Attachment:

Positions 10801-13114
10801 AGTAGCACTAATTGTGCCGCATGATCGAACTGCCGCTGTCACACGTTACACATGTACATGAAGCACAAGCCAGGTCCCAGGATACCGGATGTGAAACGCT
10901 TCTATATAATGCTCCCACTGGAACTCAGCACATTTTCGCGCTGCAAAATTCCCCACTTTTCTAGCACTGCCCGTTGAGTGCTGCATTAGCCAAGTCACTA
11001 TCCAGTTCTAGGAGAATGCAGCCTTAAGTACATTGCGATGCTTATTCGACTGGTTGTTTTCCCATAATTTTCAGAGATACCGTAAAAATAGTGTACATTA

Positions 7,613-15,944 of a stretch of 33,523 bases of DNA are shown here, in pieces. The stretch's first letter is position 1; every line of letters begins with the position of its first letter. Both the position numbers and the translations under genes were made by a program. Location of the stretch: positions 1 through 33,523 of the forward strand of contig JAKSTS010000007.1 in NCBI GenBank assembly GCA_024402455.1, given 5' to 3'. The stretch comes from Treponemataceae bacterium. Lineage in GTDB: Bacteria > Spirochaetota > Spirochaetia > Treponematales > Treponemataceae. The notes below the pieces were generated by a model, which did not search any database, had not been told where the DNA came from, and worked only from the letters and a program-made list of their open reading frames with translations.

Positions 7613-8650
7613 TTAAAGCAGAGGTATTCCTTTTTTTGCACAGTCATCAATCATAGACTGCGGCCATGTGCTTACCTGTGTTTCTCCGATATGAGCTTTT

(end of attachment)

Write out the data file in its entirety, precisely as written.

Positions 10801-13114
10801 AGTAGCACTAATTGTGCCGCATGATCGAACTGCCGCTGTCACACGTTACACATGTACATGAAGCACAAGCCAGGTCCCAGGATACCGGATGTGAAACGCT
10901 TCTATATAATGCTCCCACTGGAACTCAGCACATTTTCGCGCTGCAAAATTCCCCACTTTTCTAGCACTGCCCGTTGAGTGCTGCATTAGCCAAGTCACTA
11001 TCCAGTTCTAGGAGAATGCAGCCTTAAGTACATTGCGATGCTTATTCGACTGGTTGTTTTCCCATAATTTTCAGAGATACCGTAAAAATAGTGTACATTA

Positions 7,613-15,944 of a stretch of 33,523 bases of DNA are shown here, in pieces. The stretch's first letter is position 1; every line of letters begins with the position of its first letter. Both the position numbers and the translations under genes were made by a program. Location of the stretch: positions 1 through 33,523 of the forward strand of contig JAKSTS010000007.1 in NCBI GenBank assembly GCA_024402455.1, given 5' to 3'. The stretch comes from Treponemataceae bacterium. Lineage in GTDB: Bacteria > Spirochaetota > Spirochaetia > Treponematales > Treponemataceae. The notes below the pieces were generated by a model, which did not search any database, had not been told where the DNA came from, and worked only from the letters and a program-made list of their open reading frames with translations.

Positions 7613-8650
7613 TTAAAGCAGAGGTATTCCTTTTTTTGCACAGTCATCAATCATAGACTGCGGCCATGTGCTTACCTGTGTTTCTCCGATATGAGCTTTT